General Chairs

William W. Cohen
Carnegie Mellon/Google
Nicolas Nicolov
J.D.Power and Associates, McGraw-Hill

Program Chairs

Natalie Glance
Google Inc
Matthew Hurst
Live Labs, Microsoft

Data Chairs

Ian Soboroff
Akshay Java
Live Labs, Microsoft

Panel Chair

Kathy Gill
University of Washington

Local Chair

Cameron Marlow

Tutorials Chair

Chris Diehl
Johns Hopkins University



Closing Remarks




Accepted Papers

Invited Speakers


Call for Papers

Important Dates





ICWSM 2008

ICWSM 2007

Past proceedings

Videolectures from 2008

3rd Int'l AAAI Conference on Weblogs and Social Media

May 17 - 20, 2009, San Jose, California

Sponsored by the Association for the Advancement of Artificial Intelligence.

ICWSM-09 Tutorial Program
Sunday, May 17

Tutorial 1 (T1): Predictive Modeling with Social Networks
Jennifer Neville (Purdue University) and Foster Provost (New York University)
Presented by Foster Provost
1:30 - 3:30 PM

Recently there has been a surge of interest in methods for analyzing complex social networks: from communication networks, to friendship networks, to professional and organizational networks. For predictive modeling, the dependencies among linked entities in the networks present an opportunity to improve inference about properties of individuals, as birds of a feather do indeed flock together. For example, when deciding whom to target with a product offer, it may be helpful to consider whether a person's MySpace or Facebook friends have expressed interest in the product.

This tutorial will explore the unique opportunities and challenges for predictive modeling with social network data. We will begin with a description of the problem setting, including examples of various applications of social network mining (e.g., targeted marketing, on-line advertising, fraud detection). We will then present a number of characteristics of social network data that differentiate it from the traditional settings for inference and learning, and outline the resulting opportunities for significantly improved inference and learning. We will discuss specific techniques for capitalizing on each of the opportunities in statistical models, and outline both methodological issues and potential modeling pathologies that are unique to network data.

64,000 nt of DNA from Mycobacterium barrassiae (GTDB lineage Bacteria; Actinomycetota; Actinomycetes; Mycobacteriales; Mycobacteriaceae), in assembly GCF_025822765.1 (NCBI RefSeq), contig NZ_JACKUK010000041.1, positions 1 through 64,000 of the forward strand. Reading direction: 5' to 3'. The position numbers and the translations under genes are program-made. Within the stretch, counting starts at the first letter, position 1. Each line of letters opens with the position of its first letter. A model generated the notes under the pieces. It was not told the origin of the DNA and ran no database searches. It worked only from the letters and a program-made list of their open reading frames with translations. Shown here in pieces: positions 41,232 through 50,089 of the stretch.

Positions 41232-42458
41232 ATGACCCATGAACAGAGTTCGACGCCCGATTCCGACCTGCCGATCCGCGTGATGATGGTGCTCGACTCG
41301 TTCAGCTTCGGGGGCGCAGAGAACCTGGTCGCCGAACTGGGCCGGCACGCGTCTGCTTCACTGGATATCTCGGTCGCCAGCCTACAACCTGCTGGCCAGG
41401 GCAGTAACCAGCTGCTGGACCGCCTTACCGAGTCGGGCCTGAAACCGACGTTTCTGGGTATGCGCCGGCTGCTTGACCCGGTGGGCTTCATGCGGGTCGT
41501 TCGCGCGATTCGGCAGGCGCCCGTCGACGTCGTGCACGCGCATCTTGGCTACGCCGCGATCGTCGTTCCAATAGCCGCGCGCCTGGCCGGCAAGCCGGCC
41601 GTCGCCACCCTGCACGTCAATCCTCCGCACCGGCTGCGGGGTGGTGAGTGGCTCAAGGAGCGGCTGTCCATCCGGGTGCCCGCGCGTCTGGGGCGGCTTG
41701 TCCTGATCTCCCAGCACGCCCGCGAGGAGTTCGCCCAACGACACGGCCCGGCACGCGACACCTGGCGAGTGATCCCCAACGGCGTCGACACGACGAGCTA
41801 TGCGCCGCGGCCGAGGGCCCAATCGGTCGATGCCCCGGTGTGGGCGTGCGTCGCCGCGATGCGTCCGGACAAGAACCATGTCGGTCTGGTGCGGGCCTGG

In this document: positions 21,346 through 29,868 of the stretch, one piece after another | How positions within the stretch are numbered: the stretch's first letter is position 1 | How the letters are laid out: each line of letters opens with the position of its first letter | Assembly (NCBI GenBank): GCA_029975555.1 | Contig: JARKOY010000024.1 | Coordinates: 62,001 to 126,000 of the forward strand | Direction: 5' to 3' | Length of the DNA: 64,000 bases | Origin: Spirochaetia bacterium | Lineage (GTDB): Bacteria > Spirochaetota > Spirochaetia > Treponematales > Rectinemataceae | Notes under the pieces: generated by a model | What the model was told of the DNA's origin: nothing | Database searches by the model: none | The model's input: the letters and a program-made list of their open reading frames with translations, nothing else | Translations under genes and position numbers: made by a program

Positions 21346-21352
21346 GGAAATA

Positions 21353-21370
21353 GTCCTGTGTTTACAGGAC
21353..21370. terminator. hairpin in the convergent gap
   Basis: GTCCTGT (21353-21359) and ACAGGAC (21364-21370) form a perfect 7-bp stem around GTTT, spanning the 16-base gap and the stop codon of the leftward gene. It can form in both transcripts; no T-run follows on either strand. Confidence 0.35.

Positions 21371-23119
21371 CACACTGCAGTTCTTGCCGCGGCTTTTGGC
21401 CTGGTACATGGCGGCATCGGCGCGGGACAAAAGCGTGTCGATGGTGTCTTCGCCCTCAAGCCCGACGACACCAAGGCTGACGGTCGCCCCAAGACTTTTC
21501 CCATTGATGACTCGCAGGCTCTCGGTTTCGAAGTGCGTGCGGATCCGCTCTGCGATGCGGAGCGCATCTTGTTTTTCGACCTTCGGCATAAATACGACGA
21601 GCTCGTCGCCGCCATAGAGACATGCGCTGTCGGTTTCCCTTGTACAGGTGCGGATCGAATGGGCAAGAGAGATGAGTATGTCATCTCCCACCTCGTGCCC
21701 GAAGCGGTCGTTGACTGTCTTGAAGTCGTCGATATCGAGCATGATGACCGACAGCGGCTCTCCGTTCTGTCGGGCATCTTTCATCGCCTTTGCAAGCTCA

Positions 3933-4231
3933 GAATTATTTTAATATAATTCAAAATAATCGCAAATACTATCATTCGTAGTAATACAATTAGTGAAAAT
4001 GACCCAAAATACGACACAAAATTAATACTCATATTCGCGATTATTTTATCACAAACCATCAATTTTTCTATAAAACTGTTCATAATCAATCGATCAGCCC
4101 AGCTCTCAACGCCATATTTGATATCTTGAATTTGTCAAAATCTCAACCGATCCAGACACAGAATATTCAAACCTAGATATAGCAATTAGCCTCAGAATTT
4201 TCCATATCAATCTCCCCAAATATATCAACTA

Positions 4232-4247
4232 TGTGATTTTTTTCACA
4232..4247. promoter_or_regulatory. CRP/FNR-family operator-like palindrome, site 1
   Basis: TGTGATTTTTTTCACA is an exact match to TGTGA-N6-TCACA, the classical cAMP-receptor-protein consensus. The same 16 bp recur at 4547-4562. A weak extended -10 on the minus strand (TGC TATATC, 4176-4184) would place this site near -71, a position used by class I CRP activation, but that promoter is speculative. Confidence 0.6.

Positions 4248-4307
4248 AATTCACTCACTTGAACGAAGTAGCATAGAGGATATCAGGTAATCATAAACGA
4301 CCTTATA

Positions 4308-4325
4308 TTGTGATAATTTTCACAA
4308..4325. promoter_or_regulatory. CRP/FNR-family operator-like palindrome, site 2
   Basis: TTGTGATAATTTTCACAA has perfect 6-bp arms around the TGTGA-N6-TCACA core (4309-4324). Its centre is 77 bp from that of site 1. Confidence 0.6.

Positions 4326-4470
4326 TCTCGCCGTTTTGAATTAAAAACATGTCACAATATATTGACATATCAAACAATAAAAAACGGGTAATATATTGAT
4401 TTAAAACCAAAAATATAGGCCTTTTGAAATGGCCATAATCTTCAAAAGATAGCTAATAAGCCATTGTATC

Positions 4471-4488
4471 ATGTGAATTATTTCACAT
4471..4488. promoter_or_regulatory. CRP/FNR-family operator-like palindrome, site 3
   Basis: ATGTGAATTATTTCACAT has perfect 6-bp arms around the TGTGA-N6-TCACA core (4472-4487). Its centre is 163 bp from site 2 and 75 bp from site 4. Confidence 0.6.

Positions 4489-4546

The focus in this tutorial will be to cover the basics, discuss real applications and results where possible, and provide a framework for understanding the more advanced concepts. We also will provide supplemental material on more advanced concepts, including links to the recent literature. Prerequisites: The tutorial assumes a basic knowledge of AI-style inference and machine learning, equivalent to an introductory graduate or advanced undergraduate class.

Jennifer Neville is an assistant professor at Purdue University. She received her PhD from the University of Massachusetts Amherst in 2006. She received a DARPA IPTO Young Investigator Award in 2003 and was selected as a member of the DARPA Computer Science Study Group in 2007. Recently she was chosen by IEEE as one of "AI's 10 to watch" for 2008. Her research focuses on data mining techniques for relational and network domains.